But this doesn’t mean that China is simply going to fall back on more coal, and where coal-fired power is approved it will have to be ‘clean coal’ technology. The outlook for coal demand is relatively stable as prices remain low and demand recovers. Current Qinhuangdao traded prices are around RMB520/tonne and are in line with the government target of around RMB500/tonne, meaning limited fresh policy support.

You might be interested in: What does China's thermal coal import restriction mean for Australian producers?

Energy security is also advancing electrification

In line with rising energy security, investment in power generation is a key focus as China continues to electrify its economy. Coal capacity will continue to rise and is critical to keeping electricity prices low (as coal remains around 65% of the generation mix). So, new capacity will move ahead. We see up to 130 GW of new capacity being approved over the next five years, with capacity peaking around 2025 at about 1,200 GW. This is lower than the China Electricity Council’s forecast of 1,300 GW, in part because greater environmental scrutiny will be applied and emissions regulations tightened.

Subsidies for renewables are unwinding but State Grid is planning for higher capacity additions than we had been anticipating, with plans for 29 GW of wind and 39 GW of solar this year. Energy security is at play again, and with so much of the manufacturing localised, renewables offer no supply chain risk and zero fuel supply risk.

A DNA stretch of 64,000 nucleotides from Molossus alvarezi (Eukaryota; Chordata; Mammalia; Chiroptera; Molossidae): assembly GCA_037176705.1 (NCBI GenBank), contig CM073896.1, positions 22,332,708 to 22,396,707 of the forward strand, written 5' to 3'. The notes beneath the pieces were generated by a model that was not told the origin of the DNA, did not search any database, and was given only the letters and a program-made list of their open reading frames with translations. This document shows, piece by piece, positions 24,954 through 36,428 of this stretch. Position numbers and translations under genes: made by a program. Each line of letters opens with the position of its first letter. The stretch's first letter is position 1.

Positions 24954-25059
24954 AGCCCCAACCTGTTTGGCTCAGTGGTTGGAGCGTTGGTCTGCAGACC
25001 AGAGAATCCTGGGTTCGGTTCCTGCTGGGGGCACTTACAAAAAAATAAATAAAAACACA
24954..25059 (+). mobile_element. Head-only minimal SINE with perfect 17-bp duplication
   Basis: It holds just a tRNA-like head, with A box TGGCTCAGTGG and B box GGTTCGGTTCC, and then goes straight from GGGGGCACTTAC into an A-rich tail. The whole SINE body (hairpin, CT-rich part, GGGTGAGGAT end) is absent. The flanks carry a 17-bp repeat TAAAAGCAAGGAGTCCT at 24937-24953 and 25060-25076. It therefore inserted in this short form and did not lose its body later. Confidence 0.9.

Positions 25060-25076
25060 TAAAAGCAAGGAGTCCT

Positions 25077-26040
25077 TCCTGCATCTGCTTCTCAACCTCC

Under China’s ‘blue sky’ action plan, the government had actively promoted gas-fired combined heat and power (CHP) projects. The preference now appears to be towards dedicated gas-fired peaking plants in coastal areas. This should support gas demand in the power sector. While peakers consume less gas per MW than CHP plants, with low gas prices and a lack of storage to support intermittency of renewables, gas demand will grow. But energy security will put the spotlight on rising imports and domestic production will remain incentivised.

Read also: The outlook for renewable generation across Asia Pacific remains bright

Oil demand is recovering, but without specific government support for transport

We now expect China’s oil demand will recover to 13 million barrels a day in Q2, a 16.3% jump compared to Q1 this year. But this is despite no specific policies to support oil demand. In fact, electric vehicle subsidies have been extended by two years to 2022. Environmental policies introduced in 2019 to support the move to China 5 and China 6 emissions standards have hurt car sales and a quick bounce-back is unlikely. I expect that rolling out China 6 will be a lower priority as a result.

With this year’s extraordinary Two Sessions now concluded, attention will turn to the 14th five-year plan. I think this will be one of the most important political documents of our time. This is no exaggeration. The direction China takes over the next five years will, in many ways, help define the post-pandemic future. The Two Sessions has given us a glimpse of what China’s leaders are currently thinking. Global trade has taken a hammering, the world is more divisive and China may be preparing itself to go it alone.   

APAC Energy Buzz is a blog by Wood Mackenzie Asia Pacific Vice Chair, Gavin Thompson. In his blog, Gavin shares the sights and sounds of what’s trending in the region and what’s weighing on business leaders’ minds.